AJ’s advice – first impressions
|April 7, 2012||Posted by Alaa Jasim under AJ's Advice|
First impressions count. As much as we hate that fact, it’s true, and it will be for a long time to come. Everybody makes first impressions. It doesn’t matter about the context or who you are: you will make a judgement about someone, as they will about you, within about five minutes of first meeting. It’s always best to make a good first impression, even if most people dismiss their first impressions of you after about ten minutes of first meeting. Knowing what to do and how to act in front of strangers is a bit of a toughie; it’s always hard to introduce yourself to someone you’ve never met. So here are my top tips on making good first impressions and meeting people:
Obvious, right? Apparently not, because you’d be surprised how many people act like a complete prat when you first meet them and then turn out to be the nicest person in the world. It’s human nature to try and impress people, and that can be good, but sometimes people try too hard. Way too hard. So just say hello and take it from there. I’m not going to lie, it’s going to be a bit awkward at first, but don’t worry: it gets more fun after the initial few minutes of “Oh, er… hi… erm… I’m… er…” How many times have we all been in that situation?
Ahh, new person! Stranger! Scary! Actually, no, not really. It’s pretty common for people to just freeze around new faces. (I’m the opposite. I talk way too much.) Trust me though, there is nothing weirder and more awkward than meeting someone who’s got their arms folded and just won’t say a word. Usually this is accompanied by a terrified expression and nodding to everything the other person says. It always does well to remember that the people you’re meeting are in fact only people – just like you. They’re in the same situation as you are, even though it may not seem like it. Some people are genuinely more confident than others, but keep your posture open and confident, don’t fold your arms or hunch over, and don’t mumble nervously into your shirt collar, and you’ll do fine.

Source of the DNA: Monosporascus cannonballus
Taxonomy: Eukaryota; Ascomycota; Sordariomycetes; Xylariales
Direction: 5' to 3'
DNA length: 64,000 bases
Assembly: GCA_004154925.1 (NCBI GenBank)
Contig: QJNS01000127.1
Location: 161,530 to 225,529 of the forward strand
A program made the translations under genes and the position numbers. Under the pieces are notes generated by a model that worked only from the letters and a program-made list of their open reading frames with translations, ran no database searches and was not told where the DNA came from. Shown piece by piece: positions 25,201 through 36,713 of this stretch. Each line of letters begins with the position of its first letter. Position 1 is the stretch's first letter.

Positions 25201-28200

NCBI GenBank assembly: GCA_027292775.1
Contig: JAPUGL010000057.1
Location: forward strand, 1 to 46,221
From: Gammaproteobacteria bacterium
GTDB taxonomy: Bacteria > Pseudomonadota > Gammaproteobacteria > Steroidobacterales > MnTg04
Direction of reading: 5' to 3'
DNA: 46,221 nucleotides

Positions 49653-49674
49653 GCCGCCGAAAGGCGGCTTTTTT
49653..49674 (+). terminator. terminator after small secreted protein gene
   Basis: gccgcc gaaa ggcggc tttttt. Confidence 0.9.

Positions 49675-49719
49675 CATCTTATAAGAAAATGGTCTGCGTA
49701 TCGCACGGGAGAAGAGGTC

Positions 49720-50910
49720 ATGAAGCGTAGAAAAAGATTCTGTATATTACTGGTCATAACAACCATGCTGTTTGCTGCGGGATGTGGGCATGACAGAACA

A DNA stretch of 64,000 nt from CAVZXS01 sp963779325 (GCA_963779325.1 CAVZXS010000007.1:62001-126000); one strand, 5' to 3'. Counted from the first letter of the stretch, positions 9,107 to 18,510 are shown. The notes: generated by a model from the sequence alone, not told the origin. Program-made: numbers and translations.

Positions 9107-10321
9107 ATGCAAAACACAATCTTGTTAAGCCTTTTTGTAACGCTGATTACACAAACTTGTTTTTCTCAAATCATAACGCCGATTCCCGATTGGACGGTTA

This one also seems a bit of a given, but let’s remember our amazingly nervous, arms-folded, socially awkward, mumbling-into-their-shirt-collar friend. Don’t be overpowering, but don’t be dull. You want people to see that you’re confident and that you’re interesting, which I guarantee you are. Everybody is interesting: I am yet to meet a completely lifeless, dull and boring person, and I’ve met a good number of people. Ask questions if you have them – it won’t make you look stupid, it’ll make you look interested.
Don’t be afraid of what they think of you
Okay, sometimes we make bad first impressions. Don’t worry! Move on and learn from your experiences. Being able to make a good first impression can be something of an acquired skill. If you’re constantly wondering about what the other person is going to think of you, you might unintentionally come across as a bit stiff and odd. Be aware that people might not like you the first time they meet you; it happens to everyone. Be aware, but don’t worry. There’s something of a fine line between the two. As long as you’re not a genuinely terrible person, you’re bound to make a good first impression at some point, and let’s face it, how likely is it that you’re a genuinely terrible person? Not that likely.
So, to sum up: be yourself, not who you think the other person wants to meet; be engaging and talk to them; and don’t be afraid of saying what you think. You’re likely to come across well, so don’t worry too much about it. Be confident in who you are, and they’ll be confident about who you are as well.
That’s about it from me this week! I’ll see you again next week with more ramblings; feel free to get in touch in the meantime. Questions and comments, as always, are more than welcome.